Christopher Phin

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You otter visit

IMG_5675
So we visited my home village over the past weekend, and on one of the days went for a few hours to the Otter Pool, the almost-dried riverbed of the Dee created when the river was dammed…

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Dog of the Week: Hudson

Hudson
After weeks of work-enforced absence, we went back to BCDH today, and this was the chap we were asked to walk. Lurcher in shape but with a bit of Staffie colouring and bulk, Hudson was very…

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’Mato Masterpiece

Jenny was given a tomato plant by her friend and colleague Angela, and we’ve been keeping an eye on it since it flowered a few weeks ago. The first fruit showed, swelled and then just sat there for…

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‘Appropriate’ design

It sounds obvious to the point of trite, but it’s a misconception and a mis-framing I see too often: frequently, people talk about ‘good’ design as if it’s some kind of empirical, objective ideal. I…

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5 things I’m thinking about right now

Five blogs for the price of one, following an open invitation from Ian (who was himself inspired by Matt, AliceBen, and Dan

What can it do? Run software, dumbass…
Mention or dumbly hand an iPad to a non-geek and they’ll ask you what it can do; a geek would never do this because a geek knows that it runs software. And with software, the more useful question, especially in the context of Apple’s controversial App Store, is “what can’t it do?” Non-geeks will show surprise when they learn than you can, say, watch TV on an iPad, and would struggle with the – yes, esoteric – concept that it’s not ‘TV’, but bits of data flowing from, say, tvcatchup.com; it’s not ‘doing’ TV, it’s just doing software.  (This is why Apple’s advertising – not “hey, it’s a smartphone” but “hey, you can book a find a table at a nearby restaurant” is clever.) And as for what it can’t do? You forgot about “yet”.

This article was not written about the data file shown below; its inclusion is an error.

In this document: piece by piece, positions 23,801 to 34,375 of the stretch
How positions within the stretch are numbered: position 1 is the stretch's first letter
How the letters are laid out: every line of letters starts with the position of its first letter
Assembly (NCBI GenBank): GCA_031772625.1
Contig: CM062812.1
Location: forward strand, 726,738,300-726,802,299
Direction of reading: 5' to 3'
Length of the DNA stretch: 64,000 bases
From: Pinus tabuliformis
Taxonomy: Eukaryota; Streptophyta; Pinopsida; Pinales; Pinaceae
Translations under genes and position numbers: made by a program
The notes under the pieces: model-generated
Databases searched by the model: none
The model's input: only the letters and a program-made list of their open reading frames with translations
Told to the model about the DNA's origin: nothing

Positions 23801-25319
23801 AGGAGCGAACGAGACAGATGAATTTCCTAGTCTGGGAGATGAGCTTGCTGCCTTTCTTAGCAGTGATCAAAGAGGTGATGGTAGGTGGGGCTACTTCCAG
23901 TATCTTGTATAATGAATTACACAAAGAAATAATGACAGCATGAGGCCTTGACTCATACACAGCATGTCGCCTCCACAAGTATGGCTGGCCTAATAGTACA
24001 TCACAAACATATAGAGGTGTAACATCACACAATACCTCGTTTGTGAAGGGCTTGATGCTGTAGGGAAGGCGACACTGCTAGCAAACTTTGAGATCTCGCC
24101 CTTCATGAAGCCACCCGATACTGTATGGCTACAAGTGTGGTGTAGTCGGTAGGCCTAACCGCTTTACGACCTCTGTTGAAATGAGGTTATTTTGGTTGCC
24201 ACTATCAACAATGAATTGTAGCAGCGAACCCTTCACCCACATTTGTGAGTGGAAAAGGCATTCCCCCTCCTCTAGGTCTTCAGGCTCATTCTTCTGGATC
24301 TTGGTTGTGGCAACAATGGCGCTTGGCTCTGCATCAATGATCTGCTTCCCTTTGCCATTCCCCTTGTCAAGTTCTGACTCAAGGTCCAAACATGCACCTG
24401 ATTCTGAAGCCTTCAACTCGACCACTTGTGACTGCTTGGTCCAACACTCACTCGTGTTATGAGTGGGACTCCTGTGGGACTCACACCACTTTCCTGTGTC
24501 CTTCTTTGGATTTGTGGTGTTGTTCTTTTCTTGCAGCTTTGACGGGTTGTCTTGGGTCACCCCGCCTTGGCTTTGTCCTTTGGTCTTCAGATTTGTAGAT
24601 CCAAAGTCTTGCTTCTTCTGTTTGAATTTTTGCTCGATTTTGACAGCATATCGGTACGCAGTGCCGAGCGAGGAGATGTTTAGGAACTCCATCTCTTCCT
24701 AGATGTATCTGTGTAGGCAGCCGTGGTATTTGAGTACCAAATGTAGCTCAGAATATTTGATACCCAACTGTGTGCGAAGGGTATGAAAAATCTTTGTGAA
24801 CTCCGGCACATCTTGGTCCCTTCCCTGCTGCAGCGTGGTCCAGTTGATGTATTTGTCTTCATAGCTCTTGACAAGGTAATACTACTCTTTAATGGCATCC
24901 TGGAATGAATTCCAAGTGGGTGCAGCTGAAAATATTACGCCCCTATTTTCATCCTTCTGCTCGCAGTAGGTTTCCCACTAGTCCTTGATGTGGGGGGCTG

Magazines are good
I am, yes, a magazine journalist, but credit me with enough integrity to make this point without it being interpreted as “of course you’d say that”. Fact is, I think magazines are great. The price is right for a little treat – though I suspect many of us now would drop that cash on a few apps instead – the shape, robustness, disposability, flickability and sheer information delivery mechanisms are fantastic. I have been surprised at how much I enjoy reading magazines such as Wired on the iPad, and there’s lots that magazines do wrong (often because that’s just how we’ve always done them) but I genuinely struggle to envisage a world in which sheets-of-paper-fastened-together-down-one-side are no longer a significant part of the way many of us consume media.

Fragmented work patterns
Too often these days, I ⌘⇥ to my email client, say, to find I’ve opened a new message, typed “The best thing we” and then gone to do something else. Or I turn from my iMac to my MacBook Pro to find I’ve opened a new tab but not entered a URL. Or pick up a pen to write something in my notebook only to find, when I refocus after answering a colleague’s question, I have no idea why I started to write “Fol…”. Hell, maybe it’s early-onset dementia, but I am genuinely concerned about my ability to focus. (I’m not alone in this, right?) I need to retrain myself. Or just wear headphones and play whalesong.

The perfect font for writing
What, for you, is the font you write in? Lots of people are font-blind and either don’t notice or don’t care. I’ve recently switched, though, to the classic Franklin Gothic, and it’s gorgeous. It’s smart and workmanlike, but with just enough flair – the squat (not old-style) numerals are very clear, and the double-storey lower-case g is lovely – to make things interesting. It has a kind of Rhapsody-in-Blue, New-Yorkey kind of busy authority to it, and it lends a perhaps-unwarranted authority to whatever I write. I use it at 10pt, at 200% (yes, yes…) with 1.2× line spacing and 6pt after a para.

Knee-jerks and smart arses
Increasingly, I tire of the habit so many on the internet (and possibly in meatspace too, though I’m certainly exposed to it less) seem to be developing of forcing a polarised, black/white, rocks/sucks reaction instantly to everything that happens, and also of the habit of showing the fuck off. I’ll often make a throwaway remark on Twitter and someone will ping back with a rebuttal, a tangent, a wilful misinterpretation or a random criticism. That’s all well and good when it’s in the spirit of debate, but so often it comes off as merely an attempt to demonstrate knowledge and garner attention. It’s taking the fun out of it.

Your turn.

(I’ve also been thinking a lot about my wife. She’s swell.)